Yorkshire Three Peaks
The mountains of Whernside (736 m or 2,415 ft), Ingleborough (723 m or 2,372 ft) and Pen-y-ghent (694 m or 2,277 ft) are collectively known as the Three Peaks. The peaks, which form part of the Pennine range, encircle the heads of the valleys of the River Ribble and of Chapel-le-Dale in the Yorkshire Dales National Park in the North of England.
The long-standing designation "The Three Peaks" is well known locally, and in past times nationally. However, there are now a number of "National" Three Peaks adventure challenges involving Ben Nevis, Snowdon and Scafell Pike (respectively the highest summits in Scotland, Wales and England). The epithet "Yorkshire" is therefore now commonly added to differentiate Yorkshire's Three Peaks from those (although Whernside is partially in Cumbria, with the summit trig point being narrowly on the Cumbria side).
In common with neighbouring fells, the Three Peaks are carved from an almost flat-lying succession of sedimentary strata of Carboniferous age. The lower slopes of each of the fells are formed from massive limestones assigned to the Visean age Great Scar Group. The upper slopes of each of the fells are formed from alternating bands of limestone, and mudstone grading up into sandstone, all of which are assigned to the Brigantian and early Namurian ages Yoredale Group. These alternations are considered to be a classic British example of cyclothems. Differential weathering and erosion of the various bands has given Ingleborough and Pen-y-ghent a distinctive, stepped appearance. The summits are capped by Grassington Grit, a variety of Millstone Grit.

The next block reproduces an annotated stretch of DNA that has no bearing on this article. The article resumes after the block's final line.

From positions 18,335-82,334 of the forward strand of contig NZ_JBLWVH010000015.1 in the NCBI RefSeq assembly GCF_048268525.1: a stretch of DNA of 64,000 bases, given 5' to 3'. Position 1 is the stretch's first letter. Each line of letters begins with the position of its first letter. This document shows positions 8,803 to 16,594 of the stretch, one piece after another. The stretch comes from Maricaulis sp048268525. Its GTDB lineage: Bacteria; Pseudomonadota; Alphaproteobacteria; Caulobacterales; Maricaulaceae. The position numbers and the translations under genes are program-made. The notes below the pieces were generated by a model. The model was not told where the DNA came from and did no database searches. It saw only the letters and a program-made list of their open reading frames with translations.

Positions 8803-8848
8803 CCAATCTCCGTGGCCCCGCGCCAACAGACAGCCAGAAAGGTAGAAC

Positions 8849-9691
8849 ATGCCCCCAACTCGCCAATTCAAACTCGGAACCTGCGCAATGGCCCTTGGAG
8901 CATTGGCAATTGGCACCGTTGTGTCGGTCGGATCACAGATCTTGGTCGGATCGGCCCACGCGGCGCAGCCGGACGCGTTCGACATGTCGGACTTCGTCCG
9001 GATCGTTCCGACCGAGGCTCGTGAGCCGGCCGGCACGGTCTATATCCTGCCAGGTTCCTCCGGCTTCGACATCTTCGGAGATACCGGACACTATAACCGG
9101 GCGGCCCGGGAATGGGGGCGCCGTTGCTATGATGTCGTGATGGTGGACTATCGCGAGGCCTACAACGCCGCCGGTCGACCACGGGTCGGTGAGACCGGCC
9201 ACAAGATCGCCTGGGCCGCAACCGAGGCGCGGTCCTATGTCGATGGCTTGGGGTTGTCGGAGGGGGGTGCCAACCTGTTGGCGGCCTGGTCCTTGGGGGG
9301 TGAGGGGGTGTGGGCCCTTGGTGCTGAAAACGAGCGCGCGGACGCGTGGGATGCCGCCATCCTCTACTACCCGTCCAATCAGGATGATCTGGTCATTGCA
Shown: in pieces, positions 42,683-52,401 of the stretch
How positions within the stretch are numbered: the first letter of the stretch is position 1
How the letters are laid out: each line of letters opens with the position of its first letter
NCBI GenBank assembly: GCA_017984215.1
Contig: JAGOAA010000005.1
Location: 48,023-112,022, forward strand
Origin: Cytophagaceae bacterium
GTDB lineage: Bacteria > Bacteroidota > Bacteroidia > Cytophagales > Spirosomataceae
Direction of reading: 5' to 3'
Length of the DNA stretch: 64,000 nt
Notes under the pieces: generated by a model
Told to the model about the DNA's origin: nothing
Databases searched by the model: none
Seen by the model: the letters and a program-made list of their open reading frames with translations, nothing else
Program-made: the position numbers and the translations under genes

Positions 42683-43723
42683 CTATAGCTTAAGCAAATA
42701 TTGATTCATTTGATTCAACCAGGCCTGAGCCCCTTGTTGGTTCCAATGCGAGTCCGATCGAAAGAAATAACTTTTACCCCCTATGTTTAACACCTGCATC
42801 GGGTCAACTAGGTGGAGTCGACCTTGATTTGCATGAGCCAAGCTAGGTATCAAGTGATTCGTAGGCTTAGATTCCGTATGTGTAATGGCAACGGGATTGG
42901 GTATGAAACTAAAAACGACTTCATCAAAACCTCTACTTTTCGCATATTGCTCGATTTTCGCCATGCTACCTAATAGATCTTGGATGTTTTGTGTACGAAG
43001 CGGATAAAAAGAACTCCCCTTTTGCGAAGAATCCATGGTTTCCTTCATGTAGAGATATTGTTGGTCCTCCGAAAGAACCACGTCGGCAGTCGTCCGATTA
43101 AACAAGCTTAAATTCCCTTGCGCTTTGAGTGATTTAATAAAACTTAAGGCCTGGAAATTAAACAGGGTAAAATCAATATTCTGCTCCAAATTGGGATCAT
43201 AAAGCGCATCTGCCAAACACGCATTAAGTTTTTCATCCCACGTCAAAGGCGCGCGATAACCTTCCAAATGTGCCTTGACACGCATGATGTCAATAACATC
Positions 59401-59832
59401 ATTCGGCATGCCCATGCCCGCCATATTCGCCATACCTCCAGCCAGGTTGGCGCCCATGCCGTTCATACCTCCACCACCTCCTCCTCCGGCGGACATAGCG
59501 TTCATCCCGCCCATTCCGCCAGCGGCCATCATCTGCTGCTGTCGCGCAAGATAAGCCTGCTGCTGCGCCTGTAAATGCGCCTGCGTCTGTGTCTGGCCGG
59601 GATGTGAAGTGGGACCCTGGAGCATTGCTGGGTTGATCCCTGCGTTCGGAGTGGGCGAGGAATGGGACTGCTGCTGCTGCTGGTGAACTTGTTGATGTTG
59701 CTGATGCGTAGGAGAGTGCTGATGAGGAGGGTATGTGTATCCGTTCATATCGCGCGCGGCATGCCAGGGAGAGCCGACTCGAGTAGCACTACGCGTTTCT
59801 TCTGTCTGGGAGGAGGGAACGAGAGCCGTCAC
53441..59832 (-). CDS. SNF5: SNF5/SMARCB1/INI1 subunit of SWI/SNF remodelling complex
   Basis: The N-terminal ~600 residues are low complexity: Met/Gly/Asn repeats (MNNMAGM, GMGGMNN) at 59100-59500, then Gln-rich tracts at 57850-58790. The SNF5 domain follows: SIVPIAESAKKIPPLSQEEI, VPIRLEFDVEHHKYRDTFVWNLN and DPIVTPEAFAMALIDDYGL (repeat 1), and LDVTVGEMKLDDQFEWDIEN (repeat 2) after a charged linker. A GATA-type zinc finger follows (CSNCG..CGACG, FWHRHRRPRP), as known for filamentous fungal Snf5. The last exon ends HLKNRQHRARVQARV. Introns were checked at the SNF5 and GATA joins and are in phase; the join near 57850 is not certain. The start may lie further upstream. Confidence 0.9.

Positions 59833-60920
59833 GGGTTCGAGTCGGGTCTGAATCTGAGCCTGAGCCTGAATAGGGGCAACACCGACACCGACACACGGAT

Considerable areas of the flanks of each of the fells are covered by peat whilst other areas are blanketed by glacial till notably across the southern and eastern slopes of Pen-y-ghent. The Ribblehead drumlin field is considered to be one of the finest in England. Fringing Ingleborough on each side however are impressive areas of limestone pavement.
Extensive networks of caves have developed within the limestone strata such as the White Scar Caves, and potholes which attract cavers from all over the country. It is home to England's highest waterfall at Gaping Gill, where the Fell Beck drops 110 m (361 ft) vertically down a pothole, into Britain's second largest cavern. The beck re-emerges further down the mountain adjacent to Ingleborough Cave, where visitors can take a guided tour of a floodlit part of the cave system. Whernside, being more rounded, is visually less imposing than its neighbours, but its summit is the highest point in North Yorkshire.[note 1]
The area is rich in historical interest. The summit of Ingleborough has the remains of a huge Iron Age hill fort, while the Settle-Carlisle Railway runs between the mountains, crossing Ribblehead Viaduct at the foot of Whernside.
- The Pennine Way visits Horton and crosses the summit of Pen-y-ghent.
- The Ribble Way follows the River Ribble from its source near the foot of Whernside to its mouth near Preston.
The Three Peaks walk